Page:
Increasingly, I hear adolescents themselves wondering how technology has changed their lives.  Recently a young woman came to talk to me about her relationships at college.  Laura is bright, beautiful, curious, and utterly engaging. She was educated at a private school in Manhattan, attends an Ivy League college, and by almost every measure has had a successful transition: she has many new friends and a boyfriend. Her courses are interesting, her workload is “easy”, and she feels closely connected to her supportive family. 

Laura came to see me because she was worried that there is something wrong with her relationships, or more specifically, her own capacity to have relationships. She said:

Sometimes I feel like my friends and I don’t know how to have relationships. We’ve all spent so much time online and on Facebook that I don’t know if any of us know how to make new friends.  We are all so awkward and scared when we are face to face. It’s a lot easier to be online. You can be smarter, quicker and funnier there than you are in real life. It really hard for me to put myself out there when I am so much better online.

Turkle echoes this sentiment in her Op-Ed piece: “Texting and e-mail and posting let us present the self we want to be. This means we can edit. And if we wish to, we can delete. Or retouch: the voice, the flesh, the face, the body. Not too much, not too little — just right.”

When I keep reading and hearing about high levels of loneliness in adolescents, it makes me wonder what’s going on. Or what’s going wrong. If technology has created a world of increasingly disconnected relationships, our children are going to be the first generation to pay the price. What will this mean for their social, emotional and cognitive development? Not to mention their psychological health, which we know depends, first and foremost, upon connection and attachment?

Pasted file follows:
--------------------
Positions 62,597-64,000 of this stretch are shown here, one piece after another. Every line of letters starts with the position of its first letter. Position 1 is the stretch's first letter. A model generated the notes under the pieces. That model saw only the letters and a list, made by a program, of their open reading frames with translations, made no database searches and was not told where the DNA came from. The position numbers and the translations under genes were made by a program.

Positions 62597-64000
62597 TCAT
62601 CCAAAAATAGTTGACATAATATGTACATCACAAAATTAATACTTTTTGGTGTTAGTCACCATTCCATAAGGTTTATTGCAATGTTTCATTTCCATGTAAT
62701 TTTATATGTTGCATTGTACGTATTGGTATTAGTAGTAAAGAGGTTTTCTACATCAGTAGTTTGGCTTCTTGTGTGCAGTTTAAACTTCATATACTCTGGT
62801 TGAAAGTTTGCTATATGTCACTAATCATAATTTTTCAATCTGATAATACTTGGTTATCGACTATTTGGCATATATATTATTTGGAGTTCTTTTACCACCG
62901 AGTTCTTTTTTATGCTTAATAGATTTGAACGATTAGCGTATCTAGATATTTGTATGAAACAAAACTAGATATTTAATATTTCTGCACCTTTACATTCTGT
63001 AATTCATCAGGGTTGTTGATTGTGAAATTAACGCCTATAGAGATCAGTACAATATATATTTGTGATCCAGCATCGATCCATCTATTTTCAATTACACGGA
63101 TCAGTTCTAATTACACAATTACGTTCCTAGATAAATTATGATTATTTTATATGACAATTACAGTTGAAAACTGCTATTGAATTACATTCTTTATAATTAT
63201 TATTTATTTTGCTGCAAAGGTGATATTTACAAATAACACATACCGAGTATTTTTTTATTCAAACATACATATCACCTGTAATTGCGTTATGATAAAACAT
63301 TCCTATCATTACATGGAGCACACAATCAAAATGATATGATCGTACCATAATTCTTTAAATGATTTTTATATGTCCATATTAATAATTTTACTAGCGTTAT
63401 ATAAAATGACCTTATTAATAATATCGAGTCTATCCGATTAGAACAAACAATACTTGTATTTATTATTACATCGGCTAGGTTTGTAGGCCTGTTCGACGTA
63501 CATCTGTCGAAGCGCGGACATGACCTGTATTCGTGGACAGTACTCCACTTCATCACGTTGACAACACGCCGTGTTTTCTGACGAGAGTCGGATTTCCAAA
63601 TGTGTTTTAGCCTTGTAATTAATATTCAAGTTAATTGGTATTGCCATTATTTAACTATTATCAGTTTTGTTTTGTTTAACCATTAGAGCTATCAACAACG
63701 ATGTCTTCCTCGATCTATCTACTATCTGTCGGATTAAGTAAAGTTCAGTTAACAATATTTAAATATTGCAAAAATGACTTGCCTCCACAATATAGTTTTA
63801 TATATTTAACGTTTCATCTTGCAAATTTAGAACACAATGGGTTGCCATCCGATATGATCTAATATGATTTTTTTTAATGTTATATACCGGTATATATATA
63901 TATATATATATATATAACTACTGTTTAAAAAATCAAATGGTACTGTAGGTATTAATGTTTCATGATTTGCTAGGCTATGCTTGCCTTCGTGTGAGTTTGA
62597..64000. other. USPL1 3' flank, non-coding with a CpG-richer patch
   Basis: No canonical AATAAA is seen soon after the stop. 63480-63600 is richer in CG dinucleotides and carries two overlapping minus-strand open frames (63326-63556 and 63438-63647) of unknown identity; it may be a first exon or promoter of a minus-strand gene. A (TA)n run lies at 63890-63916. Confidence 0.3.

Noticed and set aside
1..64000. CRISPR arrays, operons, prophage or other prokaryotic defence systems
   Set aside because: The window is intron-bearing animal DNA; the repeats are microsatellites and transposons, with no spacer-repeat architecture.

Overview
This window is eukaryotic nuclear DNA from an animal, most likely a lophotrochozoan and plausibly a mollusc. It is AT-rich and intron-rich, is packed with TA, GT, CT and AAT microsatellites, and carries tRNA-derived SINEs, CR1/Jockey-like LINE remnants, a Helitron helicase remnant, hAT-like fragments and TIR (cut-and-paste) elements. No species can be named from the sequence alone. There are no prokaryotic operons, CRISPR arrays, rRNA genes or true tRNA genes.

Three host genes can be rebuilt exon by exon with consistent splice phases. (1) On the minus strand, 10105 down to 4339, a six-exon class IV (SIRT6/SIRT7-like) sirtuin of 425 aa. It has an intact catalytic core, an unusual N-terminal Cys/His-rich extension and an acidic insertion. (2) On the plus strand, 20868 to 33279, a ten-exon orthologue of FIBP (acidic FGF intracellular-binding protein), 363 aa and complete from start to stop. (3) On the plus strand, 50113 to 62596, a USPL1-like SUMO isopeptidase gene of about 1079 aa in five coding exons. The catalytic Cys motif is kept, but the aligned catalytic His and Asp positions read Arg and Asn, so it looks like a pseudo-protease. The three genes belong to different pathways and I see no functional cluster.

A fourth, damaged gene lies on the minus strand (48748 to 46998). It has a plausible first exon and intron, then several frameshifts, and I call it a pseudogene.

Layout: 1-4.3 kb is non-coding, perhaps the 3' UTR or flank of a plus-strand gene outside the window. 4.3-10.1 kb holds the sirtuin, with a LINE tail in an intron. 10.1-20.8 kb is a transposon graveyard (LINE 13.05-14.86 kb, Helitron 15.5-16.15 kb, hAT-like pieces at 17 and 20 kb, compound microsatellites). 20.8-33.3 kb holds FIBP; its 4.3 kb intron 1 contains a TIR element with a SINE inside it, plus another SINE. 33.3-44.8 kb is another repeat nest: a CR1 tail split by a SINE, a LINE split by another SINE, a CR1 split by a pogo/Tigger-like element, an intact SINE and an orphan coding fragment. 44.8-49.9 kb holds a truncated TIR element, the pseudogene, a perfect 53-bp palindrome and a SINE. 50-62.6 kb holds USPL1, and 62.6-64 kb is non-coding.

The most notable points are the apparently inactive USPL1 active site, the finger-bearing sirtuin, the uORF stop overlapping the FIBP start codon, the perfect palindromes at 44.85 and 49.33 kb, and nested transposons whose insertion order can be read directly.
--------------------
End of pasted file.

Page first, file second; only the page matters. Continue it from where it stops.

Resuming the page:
Here’s Marche’s description of the world our children inhabit.

Within this world of instant and absolute communication, unbounded by limits of time or space, we suffer from unprecedented alienation. We have never been more detached from one another, or lonelier. In a world consumed by ever more novel modes of socializing, we have less and less actual society. We live in an accelerating contradiction: the more connected we become, the lonelier we are. We were promised a global village; instead we inhabit the drab cul-de-sacs and endless freeways of a vast suburb of information.

Finding this reality bleak and alarming, I turned again to Sherry for comfort. She closed her Times piece with the following:

I spend the summers at a cottage on Cape Cod, and for decades I walked the same dunes that Thoreau once walked. Not too long ago, people walked with their heads up, looking at the water, the sky, the sand and at one another, talking. Now they often walk with their heads down, typing. Even when they are with friends, partners, children, everyone is on their own devices.

So I say, look up, look at one another, and let’s start the conversation.

Stop. Look up. Start a conversation. Our children are telling us they need us.